The Left has been struggling to disassociate the anti-cop hatred spewed by the Black Lives Matter movement from the assassination of New York police officer Miosotis Familia during the Fourth of July holiday. Police Commissioner James O’Neill demolished those efforts in his blazing funeral oration for Officer Familia on Tuesday. Assassin Alexander Bonds “hated the police,” O’Neill said, because he had heard and read “countless times” in conversation, on television, and in the newspapers that the cops were the “‘bad guys.’” That hate “has consequences,” O’Neill warned. “When we demonize a whole group of people—whether that group is defined by race, by religion, or by occupation—this is the result.” Bonds had mental problems, but it’s no coincidence that they culminated in the deliberate slaying of a cop.
The Left denies that the Black Lives Movement is anything other than a reasonable movement for justice and insists that it has no connection with anti-cop violence. Never mind the “Fuck the Police” signs, the “Police = KKK” chants, the “Racist, Killer Cops” tee-shirts. Never mind the exclusive attention to a handful of officer-involved shootings and the refusal to acknowledge why officers focus on minority neighborhoods in the first place, or why they are more likely to encounter armed and resisting suspects there. Never mind the media stampede to justify riots as an understandable reaction to supposed police racism. While any given Black Lives Matter protest, however virulent its rhetoric, enjoys First Amendment protection, it is disingenuous to pretend that the all-consuming anti-police narrative is not making officers’ work more difficult and more dangerous. The anti-cop Left has no explanation for the 53 percent increase in gun murders of officers last year. It turns its eyes away from the growing animosity and resistance that officers now encounter when they try to investigate suspicious behavior on the street. And most important, the anti-cop Left ignores the truth: we are not living through an epidemic of racially biased police killings of black males. In fact, if there is a bias in police shootings, it favors blacks against whites, as four studies found last year. The widely held impression that blacks make up the majority of people killed by the police is entirely a media creation.
Most tellingly, the Left has nothing to say about the rise in black-on-black violence that the demonization of cops has produced. An additional 900 black males were killed in 2015 nationally compared with the previous year, the result of officers backing off of proactive policing. Commissioner O’Neill rightly asked where the demonstrations were in protest of Familia’s killing: “Why is there no outrage?” he wondered. But he could as well have asked where the Black Lives Matter demonstrations were in protest of the mindless and constant drive-by shootings of black civilians. A handful of grass-roots activists in Chicago and elsewhere have protested the slaying of children and the elderly, but not one Black Lives Matter leader has seen fit to organize against the rising street violence. Seven thousand blacks, overwhelmingly male, were killed in 2015—2,000 more deaths than all white and Hispanic homicide deaths combined, though black males are only 6 percent of the nation’s population. Not a peep of protest from Black Lives Matter agitators.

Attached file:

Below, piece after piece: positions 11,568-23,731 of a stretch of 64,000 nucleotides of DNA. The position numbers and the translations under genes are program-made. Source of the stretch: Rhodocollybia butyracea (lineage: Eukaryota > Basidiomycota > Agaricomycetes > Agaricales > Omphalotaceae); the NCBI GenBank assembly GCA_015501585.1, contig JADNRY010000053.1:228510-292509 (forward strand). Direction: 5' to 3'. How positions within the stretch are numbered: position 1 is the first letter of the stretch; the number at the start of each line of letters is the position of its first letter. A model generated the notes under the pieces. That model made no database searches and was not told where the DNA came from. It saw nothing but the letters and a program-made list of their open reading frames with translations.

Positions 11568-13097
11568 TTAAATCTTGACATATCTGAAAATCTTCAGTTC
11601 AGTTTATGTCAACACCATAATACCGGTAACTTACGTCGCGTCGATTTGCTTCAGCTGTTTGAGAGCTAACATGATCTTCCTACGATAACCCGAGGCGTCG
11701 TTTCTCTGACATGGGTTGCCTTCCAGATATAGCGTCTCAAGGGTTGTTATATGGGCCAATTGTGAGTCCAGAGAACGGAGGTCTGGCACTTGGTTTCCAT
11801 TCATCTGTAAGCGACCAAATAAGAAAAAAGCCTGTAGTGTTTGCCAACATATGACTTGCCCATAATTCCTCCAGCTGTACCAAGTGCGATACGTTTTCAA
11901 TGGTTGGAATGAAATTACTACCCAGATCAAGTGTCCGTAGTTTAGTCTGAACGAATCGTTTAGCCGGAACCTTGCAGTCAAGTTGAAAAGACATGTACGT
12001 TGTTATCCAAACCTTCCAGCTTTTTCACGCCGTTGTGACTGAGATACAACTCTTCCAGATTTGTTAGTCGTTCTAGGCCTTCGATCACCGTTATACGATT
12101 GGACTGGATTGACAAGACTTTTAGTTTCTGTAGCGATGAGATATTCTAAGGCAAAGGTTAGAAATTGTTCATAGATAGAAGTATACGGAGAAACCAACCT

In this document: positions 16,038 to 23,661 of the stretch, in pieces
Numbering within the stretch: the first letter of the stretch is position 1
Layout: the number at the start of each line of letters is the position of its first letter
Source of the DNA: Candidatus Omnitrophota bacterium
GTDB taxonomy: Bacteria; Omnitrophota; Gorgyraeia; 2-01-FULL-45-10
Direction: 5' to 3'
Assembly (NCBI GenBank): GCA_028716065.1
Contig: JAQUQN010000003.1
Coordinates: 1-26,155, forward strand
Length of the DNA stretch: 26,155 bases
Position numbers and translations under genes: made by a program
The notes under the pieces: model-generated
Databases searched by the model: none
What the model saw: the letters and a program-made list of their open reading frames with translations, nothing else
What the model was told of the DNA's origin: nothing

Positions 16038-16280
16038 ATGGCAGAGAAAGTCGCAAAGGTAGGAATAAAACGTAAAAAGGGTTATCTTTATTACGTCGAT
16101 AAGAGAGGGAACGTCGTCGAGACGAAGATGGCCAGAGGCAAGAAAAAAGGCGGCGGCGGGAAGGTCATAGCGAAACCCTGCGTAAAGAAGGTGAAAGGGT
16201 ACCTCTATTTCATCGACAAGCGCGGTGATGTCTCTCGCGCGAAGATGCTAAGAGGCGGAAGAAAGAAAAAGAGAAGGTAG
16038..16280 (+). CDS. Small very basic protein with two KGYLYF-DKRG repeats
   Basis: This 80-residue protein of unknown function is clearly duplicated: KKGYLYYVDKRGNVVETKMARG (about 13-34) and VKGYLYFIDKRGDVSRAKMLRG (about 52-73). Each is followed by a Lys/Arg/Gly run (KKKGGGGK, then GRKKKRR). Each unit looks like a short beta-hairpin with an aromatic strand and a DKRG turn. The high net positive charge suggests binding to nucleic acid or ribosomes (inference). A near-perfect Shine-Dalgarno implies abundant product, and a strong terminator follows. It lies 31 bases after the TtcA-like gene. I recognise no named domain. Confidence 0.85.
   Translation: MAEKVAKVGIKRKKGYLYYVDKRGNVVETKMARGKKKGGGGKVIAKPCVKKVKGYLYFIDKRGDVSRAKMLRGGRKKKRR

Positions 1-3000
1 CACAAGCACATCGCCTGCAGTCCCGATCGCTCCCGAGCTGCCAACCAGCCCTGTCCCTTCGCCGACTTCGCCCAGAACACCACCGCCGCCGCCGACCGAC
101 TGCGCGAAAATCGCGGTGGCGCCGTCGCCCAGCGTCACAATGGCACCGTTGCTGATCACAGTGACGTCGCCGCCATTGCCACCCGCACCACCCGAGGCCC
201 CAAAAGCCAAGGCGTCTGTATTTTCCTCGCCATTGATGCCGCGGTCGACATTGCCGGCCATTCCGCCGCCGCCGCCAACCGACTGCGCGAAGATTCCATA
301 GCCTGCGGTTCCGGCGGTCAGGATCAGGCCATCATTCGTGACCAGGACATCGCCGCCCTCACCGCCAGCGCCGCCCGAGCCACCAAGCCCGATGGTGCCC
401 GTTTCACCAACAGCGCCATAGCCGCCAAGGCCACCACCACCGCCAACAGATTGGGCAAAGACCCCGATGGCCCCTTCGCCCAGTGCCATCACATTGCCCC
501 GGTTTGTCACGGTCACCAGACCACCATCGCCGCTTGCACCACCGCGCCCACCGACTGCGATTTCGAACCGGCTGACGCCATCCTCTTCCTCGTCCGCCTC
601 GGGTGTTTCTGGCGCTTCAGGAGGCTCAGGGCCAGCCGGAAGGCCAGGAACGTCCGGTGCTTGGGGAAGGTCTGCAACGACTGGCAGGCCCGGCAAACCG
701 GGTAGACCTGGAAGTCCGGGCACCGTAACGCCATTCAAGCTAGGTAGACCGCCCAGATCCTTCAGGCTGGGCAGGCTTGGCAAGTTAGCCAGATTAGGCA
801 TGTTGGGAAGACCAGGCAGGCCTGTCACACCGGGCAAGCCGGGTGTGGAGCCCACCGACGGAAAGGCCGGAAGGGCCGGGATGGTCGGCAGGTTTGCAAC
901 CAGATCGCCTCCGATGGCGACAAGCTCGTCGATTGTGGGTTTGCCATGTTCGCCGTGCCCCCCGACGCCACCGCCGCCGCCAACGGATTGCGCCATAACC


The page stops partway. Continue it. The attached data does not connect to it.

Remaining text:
The people who are paying attention are the police, who analyze crime patterns on a minute-by-minute and corner-by-corner basis, seeking to break the grip of violence on a community. When no witnesses will cooperate in solving the latest drive-by shooting, the police work tirelessly to try to track down the shooter on their own.
Commissioner O’Neill celebrated what drove Familia and her colleagues to become police officers—the desire to improve people’s lives. “Cops are regular people who believe in the possibility of making this a safer world,” O’Neill said. “It’s why we run toward, when others run away.” But fewer and fewer individuals are choosing to take on what O’Neill called the “vast responsibility” of becoming a police officer, knowing that the first assumption that the media, the activists, and academia would make about them is that they are implicit, if not explicit, racists. Recruiting has dried up. And many police departments, pressured by the Obama Justice Department, are lowering hiring standards, including clean criminal-record requirements, in order to increase what is speciously referred to as “diversity.”
We can hope that O’Neill’s stirring testament to the dignity and compassion of policing will inspire more upstanding individuals like Miosotis Familia to become guardians of the peace. During Familia’s funeral, however, a teen blasted the rap song “Fuck tha Police” from his third-floor window, in deliberate contempt of the proceedings below. As long as that sentiment has so many elite enablers, the violence in inner-city neighborhoods will continue, taking lives both black and blue.
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